The conviction that scripture reading must be connected to life is what drew Gerald West
to dedicate his
career to contextual Bible study.
A white South African, West
became politicized in the struggle to end apartheid and was asked to leave the church in which he
had been ordained.
credits the socially engaged witness of Desmond Tutu with drawing him into the Anglican archbishop's church.
West was a founder of the Ujamaa Center in Pietermaritzburg, South Africa.
The center's mission is to address issues in the local context through Bible study.
"We were forged in the violence that wreaked havoc across the KwaZulu-Natal Province, in the 1980s, where forces of the apartheid state and forces of the United Democratic Front came into conflict, and there was massive violence," West
explained in an interview in Berkeley, California, while completing a sabbatical at the Pacific School of Religion
"And out of that violence, the cry went up of 'What is God saying to us?' The Ujamaa Center
was a very small attempt to bring the Bible into that question; to say, well, we don't know what God is saying, perhaps.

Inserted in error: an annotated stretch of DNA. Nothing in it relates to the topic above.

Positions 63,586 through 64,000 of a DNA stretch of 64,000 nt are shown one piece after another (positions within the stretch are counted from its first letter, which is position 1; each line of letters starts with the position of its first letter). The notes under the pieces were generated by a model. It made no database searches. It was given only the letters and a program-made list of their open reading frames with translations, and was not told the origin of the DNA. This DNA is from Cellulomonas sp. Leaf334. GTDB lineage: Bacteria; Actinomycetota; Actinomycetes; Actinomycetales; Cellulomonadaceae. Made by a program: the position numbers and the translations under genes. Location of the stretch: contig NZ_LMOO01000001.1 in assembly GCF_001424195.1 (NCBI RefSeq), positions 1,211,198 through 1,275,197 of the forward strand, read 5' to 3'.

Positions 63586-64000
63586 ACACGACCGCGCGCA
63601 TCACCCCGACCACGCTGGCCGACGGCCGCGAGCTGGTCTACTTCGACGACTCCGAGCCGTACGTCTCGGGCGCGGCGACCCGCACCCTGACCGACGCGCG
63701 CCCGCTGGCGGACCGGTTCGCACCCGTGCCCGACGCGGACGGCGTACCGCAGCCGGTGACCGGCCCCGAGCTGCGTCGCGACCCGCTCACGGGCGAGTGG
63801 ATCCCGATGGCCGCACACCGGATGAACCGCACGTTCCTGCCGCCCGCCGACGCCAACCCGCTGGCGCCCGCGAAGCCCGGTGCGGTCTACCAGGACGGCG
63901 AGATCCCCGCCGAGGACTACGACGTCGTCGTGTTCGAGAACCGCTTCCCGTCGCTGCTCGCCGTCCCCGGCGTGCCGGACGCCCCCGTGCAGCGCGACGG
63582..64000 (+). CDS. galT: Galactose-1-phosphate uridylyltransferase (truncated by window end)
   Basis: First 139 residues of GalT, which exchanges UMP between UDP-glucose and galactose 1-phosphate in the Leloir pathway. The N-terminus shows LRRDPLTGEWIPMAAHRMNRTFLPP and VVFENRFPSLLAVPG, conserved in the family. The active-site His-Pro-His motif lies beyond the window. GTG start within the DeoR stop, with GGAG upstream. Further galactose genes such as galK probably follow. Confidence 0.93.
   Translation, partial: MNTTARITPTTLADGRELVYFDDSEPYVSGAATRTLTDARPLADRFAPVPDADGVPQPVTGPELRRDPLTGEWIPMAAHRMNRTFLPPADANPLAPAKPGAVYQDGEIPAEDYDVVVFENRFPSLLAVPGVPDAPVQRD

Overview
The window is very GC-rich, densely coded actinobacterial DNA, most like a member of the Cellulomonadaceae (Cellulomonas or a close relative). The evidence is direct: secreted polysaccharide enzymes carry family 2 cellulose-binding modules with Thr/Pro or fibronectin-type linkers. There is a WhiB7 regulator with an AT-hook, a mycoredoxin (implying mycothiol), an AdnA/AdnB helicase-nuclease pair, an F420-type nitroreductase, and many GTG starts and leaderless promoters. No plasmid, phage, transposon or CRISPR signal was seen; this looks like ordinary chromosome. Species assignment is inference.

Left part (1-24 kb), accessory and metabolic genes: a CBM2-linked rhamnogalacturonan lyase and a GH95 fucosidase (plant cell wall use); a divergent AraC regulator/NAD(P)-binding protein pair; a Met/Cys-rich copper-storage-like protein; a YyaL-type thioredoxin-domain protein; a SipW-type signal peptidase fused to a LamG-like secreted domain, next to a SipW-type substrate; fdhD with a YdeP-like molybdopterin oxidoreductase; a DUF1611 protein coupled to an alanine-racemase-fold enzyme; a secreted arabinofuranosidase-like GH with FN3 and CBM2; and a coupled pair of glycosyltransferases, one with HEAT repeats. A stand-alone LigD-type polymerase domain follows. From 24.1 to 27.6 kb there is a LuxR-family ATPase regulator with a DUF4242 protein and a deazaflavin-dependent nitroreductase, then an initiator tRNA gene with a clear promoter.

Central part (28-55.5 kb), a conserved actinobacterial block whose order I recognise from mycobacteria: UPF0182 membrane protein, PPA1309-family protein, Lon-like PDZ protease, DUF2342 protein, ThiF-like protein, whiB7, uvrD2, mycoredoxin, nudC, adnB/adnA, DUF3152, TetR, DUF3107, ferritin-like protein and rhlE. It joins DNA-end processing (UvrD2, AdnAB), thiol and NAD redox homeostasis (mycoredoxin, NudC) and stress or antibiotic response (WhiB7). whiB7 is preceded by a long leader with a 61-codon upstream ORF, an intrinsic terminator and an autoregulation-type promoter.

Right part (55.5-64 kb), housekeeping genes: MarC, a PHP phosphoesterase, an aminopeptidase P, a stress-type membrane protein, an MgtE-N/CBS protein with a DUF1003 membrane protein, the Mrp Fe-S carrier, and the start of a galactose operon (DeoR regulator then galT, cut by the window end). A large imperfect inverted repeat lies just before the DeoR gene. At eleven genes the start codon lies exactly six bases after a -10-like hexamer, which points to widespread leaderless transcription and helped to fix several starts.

There's just so much violence, it's almost impossible to know what is happening.
Where is God in all of this destruction?"
Ujamaa's Bible studies purposefully combine Bible scholars with "ordinary readers," who haven't been formally trained in biblical scholarship.
"I'm not privileging; I'm not saying it's any better, but it is different, and we need to recognize that it's different," West
says, "For me, the challenge is, is there a usefulness in this difference?
I think there is."
, Brueggemann, and Okure all agree that overreliance on scholarship can cause problems.
"So let's acknowledge that there are different voices," says West
, "and let's explain why we have privileged the voice that we have privileged, and why we have silenced the voices that we have silenced.
The Ujamaa Center
is often invited to conduct Bible studies for those with HIV/AIDS, many of whom have been told by their churches that the disease is God's punishment.
"Does scripture talk about God punishing people with diseases?
and Brueggemann believe that this insight is crucial to making progress in the Anglican Communion's debates about sexuality.
agrees: "I can perhaps begin to respect you, if I begin to understand that your voice is a legitimate scriptural voice, and you recognize that my voice is a legitimate scriptural voice.
Walter Brueggemann, Mary Gordon, Teresa Okure, and Gerald West
will be keynote speakers at Trinity Institute's
41st National Theological Conference, Reading Scripture Through Other Eyes, January 19-21, 2011.